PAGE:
Wheel of the Year

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The Wheel of the Year is the calendar used by pagans and contains all the days they consider to be holy and special. It is based on eight festivals each corresponding to a particular time of the year. Four of these are solar, or sun, based festivals and four are lunar, or moon, based festivals. These provide a crucial balance between the masculine and the feminine that is important in pagan rituals. These festivals, also known as sabbats, happen at equal points throughout the year.

Wheel of the Year Festivals

Samhain is the first of these festivals. It is celebrated on the 31st of October as the earth dies and becomes dormant, waiting for the breath of spring to bring new life. It is considered by pagans to be a time to connect with those who have gone before, to celebrate the ancestors and all the blessings their lives have provided for us. The veil between worlds is considered very thin during this time of year and so it is a time when those with psychic abilities may find it easier to connect with those who have gone on.

The Wheel of the Year Soltices

The Winter Solstice, also celebrated as Yule, comes in the winter. It is the turning point of the earth, the moment when we shift from the long, tired days of winter and darkness into longer, brighter days of sunshine. This is a time of celebration, meant to be spent at hearth and home with loved ones. It is a time of new beginnings. Spring is beginning to make its way back.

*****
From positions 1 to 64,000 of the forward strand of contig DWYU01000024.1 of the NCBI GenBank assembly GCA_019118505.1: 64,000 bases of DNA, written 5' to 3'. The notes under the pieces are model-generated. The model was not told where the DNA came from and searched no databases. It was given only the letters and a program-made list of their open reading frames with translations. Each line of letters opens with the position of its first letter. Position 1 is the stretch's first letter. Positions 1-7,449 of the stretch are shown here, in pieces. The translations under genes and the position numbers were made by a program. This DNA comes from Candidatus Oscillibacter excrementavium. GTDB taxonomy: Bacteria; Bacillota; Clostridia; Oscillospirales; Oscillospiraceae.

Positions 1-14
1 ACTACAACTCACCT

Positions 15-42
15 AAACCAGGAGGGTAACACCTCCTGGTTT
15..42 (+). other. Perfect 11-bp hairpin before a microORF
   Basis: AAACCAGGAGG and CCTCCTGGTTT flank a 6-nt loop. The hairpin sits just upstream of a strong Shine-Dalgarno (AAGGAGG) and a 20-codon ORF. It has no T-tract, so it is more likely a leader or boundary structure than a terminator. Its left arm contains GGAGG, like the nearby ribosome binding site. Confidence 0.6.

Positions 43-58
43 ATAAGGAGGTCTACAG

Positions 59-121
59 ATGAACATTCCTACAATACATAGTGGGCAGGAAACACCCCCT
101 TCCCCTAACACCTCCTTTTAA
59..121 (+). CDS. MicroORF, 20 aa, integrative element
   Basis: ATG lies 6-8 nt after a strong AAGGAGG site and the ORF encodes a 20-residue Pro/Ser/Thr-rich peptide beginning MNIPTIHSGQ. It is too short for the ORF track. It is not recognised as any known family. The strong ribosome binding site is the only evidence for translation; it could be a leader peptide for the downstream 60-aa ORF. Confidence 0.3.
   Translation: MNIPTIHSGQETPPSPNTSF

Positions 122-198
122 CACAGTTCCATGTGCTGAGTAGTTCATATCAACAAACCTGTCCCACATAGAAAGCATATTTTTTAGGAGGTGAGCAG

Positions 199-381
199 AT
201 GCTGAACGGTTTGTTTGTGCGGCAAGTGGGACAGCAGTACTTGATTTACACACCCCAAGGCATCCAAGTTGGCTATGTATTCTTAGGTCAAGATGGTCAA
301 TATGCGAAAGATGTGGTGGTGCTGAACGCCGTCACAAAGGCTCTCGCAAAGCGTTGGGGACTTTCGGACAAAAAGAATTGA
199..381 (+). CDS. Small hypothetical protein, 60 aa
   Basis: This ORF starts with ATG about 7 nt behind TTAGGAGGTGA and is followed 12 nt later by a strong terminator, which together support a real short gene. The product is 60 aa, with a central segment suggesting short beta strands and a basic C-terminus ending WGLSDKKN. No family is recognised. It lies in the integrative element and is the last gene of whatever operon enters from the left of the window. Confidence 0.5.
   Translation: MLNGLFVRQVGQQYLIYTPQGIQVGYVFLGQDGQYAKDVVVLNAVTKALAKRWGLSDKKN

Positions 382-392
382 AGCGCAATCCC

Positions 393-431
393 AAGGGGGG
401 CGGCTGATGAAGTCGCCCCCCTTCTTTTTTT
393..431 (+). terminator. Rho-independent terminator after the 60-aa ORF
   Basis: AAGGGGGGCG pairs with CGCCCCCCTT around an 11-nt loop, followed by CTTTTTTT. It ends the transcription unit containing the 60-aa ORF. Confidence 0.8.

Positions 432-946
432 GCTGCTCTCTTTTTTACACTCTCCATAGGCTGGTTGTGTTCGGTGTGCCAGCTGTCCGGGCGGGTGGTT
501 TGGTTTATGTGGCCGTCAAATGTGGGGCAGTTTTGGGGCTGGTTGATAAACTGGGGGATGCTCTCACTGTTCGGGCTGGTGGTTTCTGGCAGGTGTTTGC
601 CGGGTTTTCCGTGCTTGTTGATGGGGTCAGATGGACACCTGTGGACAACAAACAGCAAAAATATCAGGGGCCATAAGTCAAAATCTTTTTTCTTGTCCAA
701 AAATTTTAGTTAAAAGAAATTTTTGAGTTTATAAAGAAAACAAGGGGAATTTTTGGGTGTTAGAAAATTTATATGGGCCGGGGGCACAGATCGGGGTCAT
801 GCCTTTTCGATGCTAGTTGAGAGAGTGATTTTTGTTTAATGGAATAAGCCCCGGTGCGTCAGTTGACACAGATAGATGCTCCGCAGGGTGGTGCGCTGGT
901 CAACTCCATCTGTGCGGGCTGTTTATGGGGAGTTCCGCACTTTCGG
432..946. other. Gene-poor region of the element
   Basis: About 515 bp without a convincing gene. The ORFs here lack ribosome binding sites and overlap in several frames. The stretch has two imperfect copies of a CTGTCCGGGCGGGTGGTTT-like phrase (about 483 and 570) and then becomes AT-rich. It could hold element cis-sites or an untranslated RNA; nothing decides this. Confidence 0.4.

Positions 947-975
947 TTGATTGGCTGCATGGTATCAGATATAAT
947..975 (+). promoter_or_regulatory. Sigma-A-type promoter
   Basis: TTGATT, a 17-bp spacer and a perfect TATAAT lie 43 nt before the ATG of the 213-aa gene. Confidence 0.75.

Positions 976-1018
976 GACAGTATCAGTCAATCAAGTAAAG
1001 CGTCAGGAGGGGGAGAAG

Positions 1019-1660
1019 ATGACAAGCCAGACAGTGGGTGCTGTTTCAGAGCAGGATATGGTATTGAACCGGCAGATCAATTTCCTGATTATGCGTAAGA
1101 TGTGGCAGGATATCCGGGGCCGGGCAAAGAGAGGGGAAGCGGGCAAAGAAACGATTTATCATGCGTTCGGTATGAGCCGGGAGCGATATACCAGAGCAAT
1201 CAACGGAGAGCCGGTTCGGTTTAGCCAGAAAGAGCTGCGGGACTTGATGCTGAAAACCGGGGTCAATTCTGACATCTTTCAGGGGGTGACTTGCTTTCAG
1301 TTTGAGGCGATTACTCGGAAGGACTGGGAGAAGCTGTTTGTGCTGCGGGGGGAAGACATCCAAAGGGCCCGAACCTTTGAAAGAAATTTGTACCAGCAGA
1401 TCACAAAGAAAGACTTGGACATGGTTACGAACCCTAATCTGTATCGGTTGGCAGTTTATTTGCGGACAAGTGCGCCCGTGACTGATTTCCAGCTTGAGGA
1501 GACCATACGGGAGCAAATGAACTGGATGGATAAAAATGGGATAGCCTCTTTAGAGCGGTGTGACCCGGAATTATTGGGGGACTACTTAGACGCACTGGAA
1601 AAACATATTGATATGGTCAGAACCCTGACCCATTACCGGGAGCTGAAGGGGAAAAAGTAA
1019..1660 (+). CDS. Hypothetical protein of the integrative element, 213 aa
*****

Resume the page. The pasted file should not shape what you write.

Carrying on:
Imbolc comes in February as a reminder that though the winter is long, spring is nearly here. Days are becoming longer, the weather is beginning to warm. You may feel a sense of anticipation as you move through your day, as though something is coming. This is a time when those who prefer to grow their own plants will begin their seeds.

The Spring Equinox comes with Ostara or Easter. It is the true birth of spring. The sap of the trees is beginning to run and you can feel the earth beginning to fully waken around you. This is the time to celebrate the re-awakening of the earth and all that means for the life around you.

Beltane comes at the end of April. “April showers bring May flowers” is particularly apt here and this is a celebration focused almost entirely on fertility both of the earth, of the animals and of mankind. This is the season where the earth bursts forth with all her fruits.

The Summer Solstice, also known as Litha, is the moment where things begin to wind back down again. Everything on the earth is a part of this great cycle that moves between the two solstices. As the Yule brought back the longer days, Litha begins to shorten them once again. We can continue to enjoy our warm weather, our healthy crops, and to prepare for the fall and harvest.

Lammas is the end of summer, the beginning of the harvest. It is our chance to look at what great bounties mother earth has brought us and to thank her for them as we begin to harvest and prepare for the winter months we know are coming.

The Autumn Equinox

Lastly is the Autumn Equinox or Mabon. It is the time to celebrate the end of the season, the coming of winter and to give thanks for all we have received. Days and nights are about equal through this season, but the chill that comes in the evening reminds us that Samhain is on its way.

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